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Spotlight on Tuscany: Italy's Most Alluring Region

10th November 2017

Of all the seductive regions in Italy, Tuscany has arguably the most alluring ingredients: mountainous countryside carpeted with vineyards, olive groves and cypress trees, charming medieval hill towns where time appears to have stood still, and vibrant cities infused with both ancient and contemporary flavours. Collette's 8-day Spotlight on Tuscany adventure offers a tantalising look into this deliciously photogenic region. You'll only have to unpack once, as you enjoy a selection of unforgettable trips, wine-tasting sessions and Tuscan feasts from your base in Montecatini Terme, a gorgeous spa resort where Giacomo Puccini composed many of his celebrated works. Here are the best bits.


Whether you're gazing at Michelangelo's monumental statue of David, or casting your eyes over the giant, zebra-striped Duomo (cathedral), Florence has an enchanting quality. Get to know the city - nicknamed the 'Cradle of the Italian Renaissance' - on a guided walk of the centro storico (historic centre) with a Florentine guide, then go exploring by yourself. You might fancy scaling the hilltop Piazzale Michelangelo for a dreamy panoramic viewpoint of the city, peruse fine art at the world-renowned Uffizi Gallery or take in the offbeat murals of the bohemian Oltrarno neighbourhood. When you're peckish, order a popular local dish - such as Bistecca alla Fiorentina (steak) - in a stylish family-run restaurant, or pop to Mercato Centrale, a buzzing, recently-restored 19th century market and food court where stalls and counters bulge with aromatic produce and snacks.


Often overshadowed by Tuscany's larger cities, Lucca makes an immediate impression. It's framed by 4km of walls, some of the best-preserved Renaissance-era walls in Italy. Attracting joggers, strollers, skaters and cyclists, these chunky, elevated walkways yield lovely views of the hills that edge Lucca and wind past a string of picturesque streets. Delve down to ground level and get lost in Lucca's web of atmospheric cobbled alleys and amble along pretty piazzas, fringed by mosaic-adorned churches, pavement cafes and trattorias that serve local fare such as tortelli lucchese (bright yellow pasta stuffed with meat and coated with ragu sauce) and zuppa di farro alla lucchese (wheat and bean soup). Visit Lucca in July and August and you'll hear music from the Puccini Opera Festival - a celebration of one of the city's most famous sons. Tosca and Madame Butterfly are among the operas performed.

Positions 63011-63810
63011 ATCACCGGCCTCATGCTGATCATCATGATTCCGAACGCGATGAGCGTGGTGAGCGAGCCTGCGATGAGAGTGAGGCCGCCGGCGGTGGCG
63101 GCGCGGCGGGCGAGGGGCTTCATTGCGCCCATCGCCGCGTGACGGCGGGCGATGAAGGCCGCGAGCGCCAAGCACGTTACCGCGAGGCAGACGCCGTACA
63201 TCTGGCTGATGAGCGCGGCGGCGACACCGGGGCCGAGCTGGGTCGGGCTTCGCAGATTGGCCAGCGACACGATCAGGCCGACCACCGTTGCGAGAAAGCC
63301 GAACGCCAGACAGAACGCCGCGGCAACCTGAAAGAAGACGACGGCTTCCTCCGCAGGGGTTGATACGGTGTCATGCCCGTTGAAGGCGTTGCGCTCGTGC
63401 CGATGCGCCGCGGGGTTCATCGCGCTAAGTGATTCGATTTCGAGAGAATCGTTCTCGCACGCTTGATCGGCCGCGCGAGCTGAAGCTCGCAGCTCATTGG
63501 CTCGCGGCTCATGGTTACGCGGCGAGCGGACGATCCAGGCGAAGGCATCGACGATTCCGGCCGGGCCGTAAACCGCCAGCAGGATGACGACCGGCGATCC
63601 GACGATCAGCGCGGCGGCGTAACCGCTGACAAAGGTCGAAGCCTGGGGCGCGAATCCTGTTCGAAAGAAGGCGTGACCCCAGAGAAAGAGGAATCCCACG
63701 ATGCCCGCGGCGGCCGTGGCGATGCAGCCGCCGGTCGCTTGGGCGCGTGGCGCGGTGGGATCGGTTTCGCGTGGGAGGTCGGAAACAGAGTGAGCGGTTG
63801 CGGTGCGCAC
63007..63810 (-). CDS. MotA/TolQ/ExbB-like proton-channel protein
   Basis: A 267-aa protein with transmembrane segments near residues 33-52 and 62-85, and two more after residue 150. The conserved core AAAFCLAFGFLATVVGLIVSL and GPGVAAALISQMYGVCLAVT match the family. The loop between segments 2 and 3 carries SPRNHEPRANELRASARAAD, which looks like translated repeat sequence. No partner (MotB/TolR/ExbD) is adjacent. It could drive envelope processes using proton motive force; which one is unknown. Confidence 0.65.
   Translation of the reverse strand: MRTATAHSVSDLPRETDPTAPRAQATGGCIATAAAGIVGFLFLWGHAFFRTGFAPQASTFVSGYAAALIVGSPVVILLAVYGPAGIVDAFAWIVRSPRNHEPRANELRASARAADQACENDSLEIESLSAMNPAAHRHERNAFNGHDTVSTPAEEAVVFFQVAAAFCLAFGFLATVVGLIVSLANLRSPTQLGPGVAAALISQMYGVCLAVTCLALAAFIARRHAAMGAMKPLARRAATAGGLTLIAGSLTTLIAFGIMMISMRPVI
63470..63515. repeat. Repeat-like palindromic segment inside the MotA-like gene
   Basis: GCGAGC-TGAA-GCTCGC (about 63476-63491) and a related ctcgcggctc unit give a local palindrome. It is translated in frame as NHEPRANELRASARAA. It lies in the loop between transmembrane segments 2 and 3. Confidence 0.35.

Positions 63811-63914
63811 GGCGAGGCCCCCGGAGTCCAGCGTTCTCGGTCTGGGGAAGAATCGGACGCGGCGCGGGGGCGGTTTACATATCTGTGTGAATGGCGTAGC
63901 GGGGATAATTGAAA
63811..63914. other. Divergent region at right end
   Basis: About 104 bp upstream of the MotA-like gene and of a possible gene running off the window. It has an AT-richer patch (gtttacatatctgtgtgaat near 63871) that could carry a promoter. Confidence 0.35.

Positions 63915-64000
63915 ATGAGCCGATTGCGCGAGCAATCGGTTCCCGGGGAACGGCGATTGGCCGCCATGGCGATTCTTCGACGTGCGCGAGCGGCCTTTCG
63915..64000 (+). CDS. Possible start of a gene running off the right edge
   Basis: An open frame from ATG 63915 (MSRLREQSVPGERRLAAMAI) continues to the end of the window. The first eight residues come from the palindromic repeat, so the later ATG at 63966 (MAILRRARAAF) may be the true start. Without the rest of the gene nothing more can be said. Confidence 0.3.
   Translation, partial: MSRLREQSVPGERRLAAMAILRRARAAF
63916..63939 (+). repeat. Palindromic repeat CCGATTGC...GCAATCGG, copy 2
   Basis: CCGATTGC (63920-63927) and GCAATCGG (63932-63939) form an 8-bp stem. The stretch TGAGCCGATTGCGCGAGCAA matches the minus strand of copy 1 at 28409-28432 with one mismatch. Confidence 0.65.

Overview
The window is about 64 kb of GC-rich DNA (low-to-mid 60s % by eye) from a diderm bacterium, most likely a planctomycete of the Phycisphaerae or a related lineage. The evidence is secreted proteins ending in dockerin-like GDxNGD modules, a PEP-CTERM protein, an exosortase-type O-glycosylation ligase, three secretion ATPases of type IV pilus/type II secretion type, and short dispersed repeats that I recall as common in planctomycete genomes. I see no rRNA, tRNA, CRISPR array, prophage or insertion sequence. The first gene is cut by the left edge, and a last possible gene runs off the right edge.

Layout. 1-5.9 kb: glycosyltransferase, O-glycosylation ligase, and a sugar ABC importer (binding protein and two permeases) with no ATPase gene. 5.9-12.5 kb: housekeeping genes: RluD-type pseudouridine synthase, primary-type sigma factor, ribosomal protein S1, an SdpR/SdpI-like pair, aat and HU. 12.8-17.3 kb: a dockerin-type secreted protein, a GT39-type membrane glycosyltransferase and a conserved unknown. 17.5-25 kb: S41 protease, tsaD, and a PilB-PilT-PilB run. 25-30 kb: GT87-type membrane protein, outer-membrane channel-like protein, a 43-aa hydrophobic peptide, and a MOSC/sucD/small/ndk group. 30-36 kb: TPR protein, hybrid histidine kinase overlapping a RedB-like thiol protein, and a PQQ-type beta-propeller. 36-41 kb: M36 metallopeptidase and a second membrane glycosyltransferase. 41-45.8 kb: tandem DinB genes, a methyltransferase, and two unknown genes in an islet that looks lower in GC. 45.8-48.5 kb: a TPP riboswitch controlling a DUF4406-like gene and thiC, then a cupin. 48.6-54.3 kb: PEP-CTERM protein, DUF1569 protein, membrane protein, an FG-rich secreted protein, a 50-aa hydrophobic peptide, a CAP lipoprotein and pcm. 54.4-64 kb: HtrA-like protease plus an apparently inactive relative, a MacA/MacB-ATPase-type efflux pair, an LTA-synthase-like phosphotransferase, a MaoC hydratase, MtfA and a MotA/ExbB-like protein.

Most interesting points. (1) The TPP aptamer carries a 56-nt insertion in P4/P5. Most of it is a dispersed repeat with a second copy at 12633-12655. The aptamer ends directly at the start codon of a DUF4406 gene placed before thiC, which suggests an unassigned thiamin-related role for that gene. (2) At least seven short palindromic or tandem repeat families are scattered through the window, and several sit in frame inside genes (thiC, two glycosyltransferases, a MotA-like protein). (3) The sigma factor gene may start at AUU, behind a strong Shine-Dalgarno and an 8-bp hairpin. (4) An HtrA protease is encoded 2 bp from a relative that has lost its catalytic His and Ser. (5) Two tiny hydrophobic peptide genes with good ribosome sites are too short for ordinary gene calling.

It's one of Europe's most snapped sights, and no matter how many times you've seen it in a magazine, online or on TV, it's still surreal to witness it in the 'flesh'. Dating back to 1173, the Leaning Tower of Pisa is the freestanding bell tower of the city's cathedral. Made of marble and limestone, it tilts at an angle because it was built on soft ground that couldn't fully support its weight and though it's been stabilised in recent years to prevent it slumping further, many tourists can't resist posing for the camera to pretend they're holding the tower up. The tower and the cathedral share Piazza dei Miracoli, a partly-paved, partly-grassy space nicknamed the Piazza of Miracles, with the Baptistry, a majestic ecclesiastical building that's the largest of its type in Italy, and renowned across the country for its incredible acoustics.


One of the most thrilling scenes in Quantum of Solace - the 2008 James Bond movie starring Daniel Craig - was filmed during Il Palio, the fast and furious horse race that takes place in Siena twice a year (on July 2 and August 16). With a local guide for company, you'll discover how deeply this dramatic race permeates the city's heritage, generating centuries-old rivalries between the competing contradas (neighbourhoods). Stroll across the race's picturesque epicentre, Piazza del Campo, and roam the city's winding medieval lanes, which are lined with palaces, churches and eateries, including delis whose doorways flaunt the heads of wild boar (which roam rural Tuscany), and traditional bakeries like Panificio Il Magnifico, whose cavallucci (almond and walnut biscuits, tinged with honey) are much loved by the people of Siena.

San Ginignano

Discovering some of the tricks of Tuscan cuisine at a cooking class, and sampling the ruby reds of the terraced Chianti wineries, are among the food and drink standouts of this tour. But for some folk, the tastiest bit is the gelato in San Gimignano. This postcard-perfect hill town has been labelled the 'Manhattan of the Middle Ages' thanks to its Gothic skyscrapers and one of the best ways of savouring its beauty is by wandering around with gelato in hand. There are several quality purveyors, but Gelateria Dondoli is hard to beat. Situated on the town's main plaza, it's run by a former gelato world champion and offers classic and inventive offerings, like mango and cream with saffron and pine nuts. For souvenir seekers, San Gimignano's gift stores and artisan boutiques are crammed with everything under the Tuscan sun, from woodcrafts and embroidery to leather bags and bottles of Vernaccia (white wine made in the local vineyards).

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